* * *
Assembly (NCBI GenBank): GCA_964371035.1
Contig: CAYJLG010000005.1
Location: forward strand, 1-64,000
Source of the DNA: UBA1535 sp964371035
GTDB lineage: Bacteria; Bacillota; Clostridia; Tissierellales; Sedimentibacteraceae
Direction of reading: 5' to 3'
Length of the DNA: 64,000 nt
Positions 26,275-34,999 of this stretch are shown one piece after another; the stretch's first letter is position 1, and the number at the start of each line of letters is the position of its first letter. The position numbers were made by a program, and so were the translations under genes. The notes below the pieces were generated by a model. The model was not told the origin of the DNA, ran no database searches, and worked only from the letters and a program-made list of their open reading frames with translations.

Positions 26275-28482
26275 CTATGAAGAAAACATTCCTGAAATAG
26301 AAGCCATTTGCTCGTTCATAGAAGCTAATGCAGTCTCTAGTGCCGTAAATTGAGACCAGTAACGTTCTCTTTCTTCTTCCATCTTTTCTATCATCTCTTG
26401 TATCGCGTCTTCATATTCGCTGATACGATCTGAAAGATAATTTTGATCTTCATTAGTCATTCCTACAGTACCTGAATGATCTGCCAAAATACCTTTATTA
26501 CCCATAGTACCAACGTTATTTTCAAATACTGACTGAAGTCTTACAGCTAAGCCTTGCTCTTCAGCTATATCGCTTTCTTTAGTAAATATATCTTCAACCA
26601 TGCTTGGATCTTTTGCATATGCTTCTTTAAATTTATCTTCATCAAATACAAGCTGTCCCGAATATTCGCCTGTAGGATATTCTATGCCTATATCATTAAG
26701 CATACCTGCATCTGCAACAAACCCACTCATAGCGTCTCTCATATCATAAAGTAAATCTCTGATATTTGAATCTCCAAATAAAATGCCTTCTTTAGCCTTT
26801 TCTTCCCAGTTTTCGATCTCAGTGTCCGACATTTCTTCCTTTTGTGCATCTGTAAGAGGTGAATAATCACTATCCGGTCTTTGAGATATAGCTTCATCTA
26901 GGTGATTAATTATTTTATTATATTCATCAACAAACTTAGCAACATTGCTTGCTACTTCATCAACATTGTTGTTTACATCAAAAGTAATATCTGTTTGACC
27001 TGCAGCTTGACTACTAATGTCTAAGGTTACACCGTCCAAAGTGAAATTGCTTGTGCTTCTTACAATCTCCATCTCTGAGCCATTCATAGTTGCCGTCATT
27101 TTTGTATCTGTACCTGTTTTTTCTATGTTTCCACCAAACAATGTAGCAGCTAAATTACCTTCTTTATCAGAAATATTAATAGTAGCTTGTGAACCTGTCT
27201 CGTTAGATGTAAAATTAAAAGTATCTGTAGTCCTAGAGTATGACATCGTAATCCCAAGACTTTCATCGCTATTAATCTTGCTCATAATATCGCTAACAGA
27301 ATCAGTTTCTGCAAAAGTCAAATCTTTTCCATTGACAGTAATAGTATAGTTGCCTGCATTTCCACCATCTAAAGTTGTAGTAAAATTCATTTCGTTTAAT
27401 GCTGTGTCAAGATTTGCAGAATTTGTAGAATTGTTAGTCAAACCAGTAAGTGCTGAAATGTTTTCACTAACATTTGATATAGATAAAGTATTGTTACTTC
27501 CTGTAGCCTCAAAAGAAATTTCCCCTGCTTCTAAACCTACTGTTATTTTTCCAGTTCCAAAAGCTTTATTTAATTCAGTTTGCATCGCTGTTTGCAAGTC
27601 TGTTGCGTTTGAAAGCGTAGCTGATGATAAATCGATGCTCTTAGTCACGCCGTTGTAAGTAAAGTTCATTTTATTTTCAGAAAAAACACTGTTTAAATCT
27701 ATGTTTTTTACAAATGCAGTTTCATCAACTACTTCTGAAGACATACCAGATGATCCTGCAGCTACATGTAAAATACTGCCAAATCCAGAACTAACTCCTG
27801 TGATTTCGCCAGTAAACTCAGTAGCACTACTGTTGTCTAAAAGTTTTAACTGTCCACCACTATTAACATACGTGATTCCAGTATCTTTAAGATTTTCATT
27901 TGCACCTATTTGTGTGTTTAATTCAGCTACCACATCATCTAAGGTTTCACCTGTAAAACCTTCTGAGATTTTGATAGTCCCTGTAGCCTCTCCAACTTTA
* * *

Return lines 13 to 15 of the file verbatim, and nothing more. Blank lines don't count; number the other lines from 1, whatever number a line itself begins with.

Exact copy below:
26501 CCCATAGTACCAACGTTATTTTCAAATACTGACTGAAGTCTTACAGCTAAGCCTTGCTCTTCAGCTATATCGCTTTCTTTAGTAAATATATCTTCAACCA
26601 TGCTTGGATCTTTTGCATATGCTTCTTTAAATTTATCTTCATCAAATACAAGCTGTCCCGAATATTCGCCTGTAGGATATTCTATGCCTATATCATTAAG
26701 CATACCTGCATCTGCAACAAACCCACTCATAGCGTCTCTCATATCATAAAGTAAATCTCTGATATTTGAATCTCCAAATAAAATGCCTTCTTTAGCCTTT